Back / Backing - The margin along which the leaves of a text block are attached.
Boards - The front and back covers of a hardcover book, usually covered in paper or cloth, sometimes in leather (for special or limited editions).
Book Club Edition (BCE) - Refers to the fact the book was printed by a book club under license from the publisher and is therefore not a true publisher's edition of the work. BCE's are generally undesirable to collector's and of little to know value.
Bookplate - A printed label which is adhered to the book. It is usually found in two forms: ownership or author signature. Books with bookplates affixed are generally worth less than if the author signed the physical book directly, or such bookplate did not exist at all.
Colophon - A notation in limited, small-press, and certain other books indicating publication and limitation details. It may contain information on the number of books printed, where it was published, the paper type, typefaces used and by whom it was printed and bound.
Copyright Page - In modern trade editions, the copyright page – usually the verso of the title page – contains the publication and copyright information. The edition identifier (if any) is usually found on this page.
Dedication Copy - Indicates the author has inscribed the book to the person to which it was dedicated.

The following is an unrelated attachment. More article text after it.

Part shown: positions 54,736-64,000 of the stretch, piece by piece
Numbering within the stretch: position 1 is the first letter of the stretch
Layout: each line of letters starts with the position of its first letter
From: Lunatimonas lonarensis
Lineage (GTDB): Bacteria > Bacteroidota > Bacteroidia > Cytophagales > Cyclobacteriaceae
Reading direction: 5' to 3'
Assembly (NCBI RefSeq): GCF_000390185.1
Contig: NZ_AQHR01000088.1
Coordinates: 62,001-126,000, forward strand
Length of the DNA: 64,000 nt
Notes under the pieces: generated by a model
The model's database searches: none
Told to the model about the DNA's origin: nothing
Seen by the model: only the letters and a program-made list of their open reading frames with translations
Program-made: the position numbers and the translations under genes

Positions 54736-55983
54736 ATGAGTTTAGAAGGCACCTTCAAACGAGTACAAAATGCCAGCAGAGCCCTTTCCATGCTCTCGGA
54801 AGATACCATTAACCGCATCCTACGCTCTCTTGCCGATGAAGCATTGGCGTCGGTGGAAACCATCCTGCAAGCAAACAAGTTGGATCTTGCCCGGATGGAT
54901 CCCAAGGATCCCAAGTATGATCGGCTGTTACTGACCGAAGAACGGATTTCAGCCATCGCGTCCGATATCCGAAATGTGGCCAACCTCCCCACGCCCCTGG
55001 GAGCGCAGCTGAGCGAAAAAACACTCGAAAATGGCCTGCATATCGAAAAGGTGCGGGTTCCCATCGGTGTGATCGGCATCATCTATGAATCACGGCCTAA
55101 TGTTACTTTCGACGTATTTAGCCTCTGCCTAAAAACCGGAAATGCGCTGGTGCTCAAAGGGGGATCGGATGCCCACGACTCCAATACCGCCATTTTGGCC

Dust Jacket (dust cover or dust wrapper) - The paper cover issued with a hardcover book, usually finely illustrated and detailed.
Dust Jacket Protector - A clear plastic or mylar cover which wraps around the dust jacket in order to protect it.
Edgewear - Refers to the worn edges of a book’s covers or jacket. Most commonly found where the spine and cover meet but also on the cover or jacket's other edges.
Edition - The copies of a book which originate from the same plates or setting of type.
Endpapers - The "endpapers" are located on the inside of the front and back boards. When you open either board, you will notice one leaf of paper, half of which is pasted to the inside of the board, and half of which is left as a blank page; the latter being referred to as the free endpaper or flyleaf.
Errata Slip - A small piece of paper laid into a book detailing printing errors that were made (i.e. typos, misplaced text, etc.)
Ex-Library - Refers to the fact that a book once belonged to a lending library. These are generally undesirable for collectors because they have been taped, glued, marked with library stamps, or security devices.
First Appearance - This term can refer to several different concepts:
- The first time an author appears in print;
- The first time a specific work of an author appears; or
- The first time a specific subject is treated in book form.